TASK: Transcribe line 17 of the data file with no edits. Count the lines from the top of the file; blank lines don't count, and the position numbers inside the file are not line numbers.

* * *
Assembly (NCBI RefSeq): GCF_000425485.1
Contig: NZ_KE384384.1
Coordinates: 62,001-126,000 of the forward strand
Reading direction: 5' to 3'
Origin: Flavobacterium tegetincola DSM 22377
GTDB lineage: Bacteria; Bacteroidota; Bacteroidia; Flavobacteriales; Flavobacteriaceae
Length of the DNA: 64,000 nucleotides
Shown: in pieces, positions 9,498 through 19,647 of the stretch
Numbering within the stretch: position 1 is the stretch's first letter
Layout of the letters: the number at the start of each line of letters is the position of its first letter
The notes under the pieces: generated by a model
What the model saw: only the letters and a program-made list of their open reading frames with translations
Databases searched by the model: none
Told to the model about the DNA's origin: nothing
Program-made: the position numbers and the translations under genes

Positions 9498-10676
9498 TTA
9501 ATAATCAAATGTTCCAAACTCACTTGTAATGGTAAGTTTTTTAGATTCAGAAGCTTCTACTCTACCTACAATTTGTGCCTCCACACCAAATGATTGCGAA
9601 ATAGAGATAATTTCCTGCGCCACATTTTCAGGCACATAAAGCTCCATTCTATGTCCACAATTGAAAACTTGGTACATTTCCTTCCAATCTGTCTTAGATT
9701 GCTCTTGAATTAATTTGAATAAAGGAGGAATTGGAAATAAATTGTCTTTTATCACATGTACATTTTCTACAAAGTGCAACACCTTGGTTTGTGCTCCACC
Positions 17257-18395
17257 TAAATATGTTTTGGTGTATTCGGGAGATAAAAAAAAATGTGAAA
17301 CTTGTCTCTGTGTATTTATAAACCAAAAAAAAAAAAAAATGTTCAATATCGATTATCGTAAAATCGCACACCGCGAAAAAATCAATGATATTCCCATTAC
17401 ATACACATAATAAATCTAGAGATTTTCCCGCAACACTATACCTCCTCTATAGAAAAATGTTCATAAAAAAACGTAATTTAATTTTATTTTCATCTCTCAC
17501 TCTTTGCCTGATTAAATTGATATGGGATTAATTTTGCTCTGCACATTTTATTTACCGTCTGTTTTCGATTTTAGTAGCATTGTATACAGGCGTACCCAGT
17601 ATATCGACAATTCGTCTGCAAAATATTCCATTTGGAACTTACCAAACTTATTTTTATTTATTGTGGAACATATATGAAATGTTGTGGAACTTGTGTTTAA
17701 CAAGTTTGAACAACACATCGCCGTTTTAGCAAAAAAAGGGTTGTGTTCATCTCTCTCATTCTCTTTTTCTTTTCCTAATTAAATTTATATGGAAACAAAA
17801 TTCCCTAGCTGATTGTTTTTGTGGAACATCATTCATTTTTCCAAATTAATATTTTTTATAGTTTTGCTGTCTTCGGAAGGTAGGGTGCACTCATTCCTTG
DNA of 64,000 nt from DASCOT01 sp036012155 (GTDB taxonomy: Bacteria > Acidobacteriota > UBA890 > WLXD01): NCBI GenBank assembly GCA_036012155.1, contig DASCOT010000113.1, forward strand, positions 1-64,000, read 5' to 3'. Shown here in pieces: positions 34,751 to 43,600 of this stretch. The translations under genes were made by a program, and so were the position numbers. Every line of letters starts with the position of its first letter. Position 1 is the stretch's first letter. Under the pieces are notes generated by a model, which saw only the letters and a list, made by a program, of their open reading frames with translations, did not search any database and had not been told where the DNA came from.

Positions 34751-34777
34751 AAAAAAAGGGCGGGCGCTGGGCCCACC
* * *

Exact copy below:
9498 TTA